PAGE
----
The most famous of Petra's monuments is undoubtedly the Khasnat Faroun, or Pharaoh's Treasury, a perfect example of ornate Hellenic design. Carvings of jars, vines, animals, and gods adorn s 40-meter façade, topped by a sculpted "great urn," and ancient symbol of wealth. According to legend, the urn is filled with all the gold treasure hunters had hoped to find inside the building itself. Beyond its columns and the lintel that once held a huge door are three rooms. They are square and very plain in contrast to the lavish exterior.

At the opposite end of Petra sits a massive edifice referred to as Ad-Deir, or Monastery (although it never served as such for the Nabateans). While similar in Hellenic design to the Treasury, it is much wider, and its long lines are uninterrupted by delicate decoration. The simplicity leaves the visitor undistracted from its great size, and the result is a feeling of solidity that is profoundly majestic and appropriate to its spare, dessert setting.

Rising above the city, with these structures at either end, are hills and mountains that were important religious sites for the Nabateans. On one peak, reached by the stairs cut over two-millennia ago, the mountain top was cut away until an alter and two four-meter obelisks remained. These were dedicated to the god Dushara and his consort Allat, perhaps so they could look out over the city which worshipped them. The pair are an emblem for this city of rock; Dushara means "Lord of the Shara mountains."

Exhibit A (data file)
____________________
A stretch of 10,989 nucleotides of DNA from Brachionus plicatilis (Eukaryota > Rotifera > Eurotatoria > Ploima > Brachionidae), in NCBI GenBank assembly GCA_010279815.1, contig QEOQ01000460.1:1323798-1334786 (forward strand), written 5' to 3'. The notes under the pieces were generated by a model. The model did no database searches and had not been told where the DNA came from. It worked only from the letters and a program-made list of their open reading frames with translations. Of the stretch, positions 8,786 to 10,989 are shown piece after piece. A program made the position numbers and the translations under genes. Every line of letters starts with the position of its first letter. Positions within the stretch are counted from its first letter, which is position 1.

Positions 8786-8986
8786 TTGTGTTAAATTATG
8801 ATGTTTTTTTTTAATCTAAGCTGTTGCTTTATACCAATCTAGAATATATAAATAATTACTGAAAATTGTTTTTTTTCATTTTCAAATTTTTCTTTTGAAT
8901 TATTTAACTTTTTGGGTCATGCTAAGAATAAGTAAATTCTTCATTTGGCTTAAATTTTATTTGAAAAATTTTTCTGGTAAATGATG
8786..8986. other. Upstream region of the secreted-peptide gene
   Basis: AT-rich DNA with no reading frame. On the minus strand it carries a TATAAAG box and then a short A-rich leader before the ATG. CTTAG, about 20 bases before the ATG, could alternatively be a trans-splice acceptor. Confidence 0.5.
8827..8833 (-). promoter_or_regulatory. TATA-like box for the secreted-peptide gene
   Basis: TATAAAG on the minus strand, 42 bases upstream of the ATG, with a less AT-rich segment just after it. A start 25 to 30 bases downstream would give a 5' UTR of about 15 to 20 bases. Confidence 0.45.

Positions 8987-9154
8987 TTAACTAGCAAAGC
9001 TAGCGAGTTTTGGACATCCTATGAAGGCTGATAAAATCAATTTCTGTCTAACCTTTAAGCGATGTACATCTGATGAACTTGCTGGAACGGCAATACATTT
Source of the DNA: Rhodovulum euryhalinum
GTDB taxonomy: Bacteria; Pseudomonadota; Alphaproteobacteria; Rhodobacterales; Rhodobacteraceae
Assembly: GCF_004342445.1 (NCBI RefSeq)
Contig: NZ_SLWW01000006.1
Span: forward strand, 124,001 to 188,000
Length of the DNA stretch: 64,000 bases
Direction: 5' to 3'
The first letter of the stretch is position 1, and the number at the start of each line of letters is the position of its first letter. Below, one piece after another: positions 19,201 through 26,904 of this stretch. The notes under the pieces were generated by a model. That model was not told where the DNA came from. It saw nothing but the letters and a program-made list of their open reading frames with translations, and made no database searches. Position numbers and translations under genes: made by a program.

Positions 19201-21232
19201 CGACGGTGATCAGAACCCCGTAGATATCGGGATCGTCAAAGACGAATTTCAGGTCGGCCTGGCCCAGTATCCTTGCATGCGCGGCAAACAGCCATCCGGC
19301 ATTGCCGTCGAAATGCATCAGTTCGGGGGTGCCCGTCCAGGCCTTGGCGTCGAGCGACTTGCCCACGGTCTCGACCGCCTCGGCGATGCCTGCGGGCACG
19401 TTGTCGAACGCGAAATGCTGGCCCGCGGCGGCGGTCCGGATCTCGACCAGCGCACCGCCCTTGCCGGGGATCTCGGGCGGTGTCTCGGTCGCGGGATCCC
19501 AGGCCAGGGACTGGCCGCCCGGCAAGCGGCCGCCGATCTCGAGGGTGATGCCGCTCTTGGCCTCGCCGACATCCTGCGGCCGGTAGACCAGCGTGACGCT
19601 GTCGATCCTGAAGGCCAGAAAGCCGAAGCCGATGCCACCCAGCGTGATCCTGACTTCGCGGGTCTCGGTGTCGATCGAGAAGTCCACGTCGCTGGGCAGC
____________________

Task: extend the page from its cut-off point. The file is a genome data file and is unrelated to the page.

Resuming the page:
If planning a trip to these ancient ruins, it's important to note that modern Jordan is extremely diverse and tourist-friendly. Petra, especially, attracts a daily stream of visitors from all over Europe, Asia, and the Arab world. Visas are easily obtained, and travel within the country is reliable and safe. Locals often learn a smattering of all major European languages, particularly English, but it does help to know a few words of Arabic: Basic phrases such as marhaba (hello), shukran (thank you), and nahar ek sayeed (good day) are enough to break the ice.

Because Petra's scale and scope are so overpowering, it helps to befriend the local residents. Their intimate familiarity with the ruins offers a human perspective on a scene that can otherwise border on the surreal. I myself began to feel truly at ease only after a Bedouin family invited me to relax with them during the hottest part of the day. Their comfortable shelter was on top of an outcropping of rock, in the shade of one of the Nabatean carved boulders the locals refer to as "djinn blocks." There we lounged, drinking "Bedouin whiskey" (tea) and eating a light lunch of cheese, dates, and flavorful folds of pita - the thin pocket bread that is a staple of Arab cuisine. As we sat casually discussing history and politics, my eyes grew accustomed to the impossible grandeur of the scenery around us.

Watching the wide valley spread out before me in the lazy midday heat and enjoying the stories of this generous family, I realized their views are very different from those of the archeologists and guidebook writers. To the locals, the hundreds of tombs cut into the cliffs weren't simply sites of burial and ritual, but places to eat, interact, and generally live. Petra wasn't just the necropolis described by the tour guides, but a vibrant, thriving metropolis. To the Bedouin who have always lived there, Petra has never been "lost to the ages." As I said to my host, Ibrahim, "You know, I traveled 6,000 miles to see your backyard."